Denham's last official act, on 6 March 1669, was to ensure the appointment of Wren as his successor in the surveyorship. He died in Scotland Yard on 19 March and was buried four days later among the poets in the abbey, ‘at night and without pomp’ (BL, Add. MS 36988, fol. 91). His passing was strangely unlamented, the sole known elegy, by Wase, surviving only in manuscript. Aubrey described him as ‘of the tallest’ but slightly bent at the shoulders, not very robust, with a stalking gait and piercing grey eyes that ‘look't into your very thoughts’ (Brief Lives, 1.220). His will, dated 13 March 1669, affirmed his Anglican faith and named as one of its overseers Sir John Birkenhead, the ‘J. B.’ of the address printed in the 1655 edition of Cooper's Hill. The will was proved on 9 May by his unmarried daughter Elizabeth, to whom he left the lease of Scotland Yard, worth about £440 a year, from which sums were to be set aside for the education of his eldest grandson, John Morley (d. 1683), child of his daughter Anne and her husband Sir William Morley. To the new St Paul's he donated £100 and all the fees that he had received for rebuilding the old cathedral before the fire. Other grandchildren also received bequests, but all dying without issue his line became extinct. An inventory taken on 24 June records, besides almost £1000 owing to his estate, household goods and money estimated at £382 and ‘bookes valued at £5-0-0’.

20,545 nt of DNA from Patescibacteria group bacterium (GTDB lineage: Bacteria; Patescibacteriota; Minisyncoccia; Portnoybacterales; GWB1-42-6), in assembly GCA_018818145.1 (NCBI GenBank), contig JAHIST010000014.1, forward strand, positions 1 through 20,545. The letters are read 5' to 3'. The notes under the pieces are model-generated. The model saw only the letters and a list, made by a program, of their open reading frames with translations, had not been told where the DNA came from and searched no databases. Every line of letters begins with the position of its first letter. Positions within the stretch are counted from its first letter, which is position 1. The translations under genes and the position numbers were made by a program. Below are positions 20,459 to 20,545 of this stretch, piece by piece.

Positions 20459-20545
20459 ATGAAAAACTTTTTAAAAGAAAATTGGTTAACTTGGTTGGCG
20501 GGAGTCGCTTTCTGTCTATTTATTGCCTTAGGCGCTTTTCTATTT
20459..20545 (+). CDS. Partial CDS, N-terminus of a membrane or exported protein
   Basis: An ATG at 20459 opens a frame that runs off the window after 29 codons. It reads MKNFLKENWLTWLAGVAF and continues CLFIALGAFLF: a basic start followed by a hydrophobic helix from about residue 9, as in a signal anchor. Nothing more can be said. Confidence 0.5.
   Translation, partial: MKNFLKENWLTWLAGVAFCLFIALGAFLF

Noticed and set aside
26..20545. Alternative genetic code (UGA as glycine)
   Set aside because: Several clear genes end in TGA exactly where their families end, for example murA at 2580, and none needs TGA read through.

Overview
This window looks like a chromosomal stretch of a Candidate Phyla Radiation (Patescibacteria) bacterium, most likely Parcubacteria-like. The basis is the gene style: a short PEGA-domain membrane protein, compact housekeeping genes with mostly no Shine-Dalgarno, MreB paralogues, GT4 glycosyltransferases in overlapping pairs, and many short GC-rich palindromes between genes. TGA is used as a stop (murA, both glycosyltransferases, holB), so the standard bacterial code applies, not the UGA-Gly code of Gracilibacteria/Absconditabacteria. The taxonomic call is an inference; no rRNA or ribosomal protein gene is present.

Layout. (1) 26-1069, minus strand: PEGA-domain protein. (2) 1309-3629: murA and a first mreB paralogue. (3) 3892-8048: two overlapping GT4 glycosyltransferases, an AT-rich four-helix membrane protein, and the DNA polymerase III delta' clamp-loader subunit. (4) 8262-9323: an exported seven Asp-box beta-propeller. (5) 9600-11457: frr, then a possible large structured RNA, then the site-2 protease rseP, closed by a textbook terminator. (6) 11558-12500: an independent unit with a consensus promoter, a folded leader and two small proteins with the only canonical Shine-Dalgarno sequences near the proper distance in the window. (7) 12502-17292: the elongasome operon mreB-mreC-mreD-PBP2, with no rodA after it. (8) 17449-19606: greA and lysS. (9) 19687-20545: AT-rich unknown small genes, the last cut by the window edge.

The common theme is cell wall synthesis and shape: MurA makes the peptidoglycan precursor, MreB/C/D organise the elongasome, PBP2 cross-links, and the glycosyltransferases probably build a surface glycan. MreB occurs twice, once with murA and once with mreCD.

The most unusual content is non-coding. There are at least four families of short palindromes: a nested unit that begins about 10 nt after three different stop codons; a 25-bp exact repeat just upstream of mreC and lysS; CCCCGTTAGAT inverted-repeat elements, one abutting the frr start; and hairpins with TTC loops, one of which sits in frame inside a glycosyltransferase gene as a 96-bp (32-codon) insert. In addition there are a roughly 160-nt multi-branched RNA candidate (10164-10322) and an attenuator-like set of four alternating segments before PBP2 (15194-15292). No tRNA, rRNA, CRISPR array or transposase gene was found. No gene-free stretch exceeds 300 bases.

W. H. Kelliher

Sources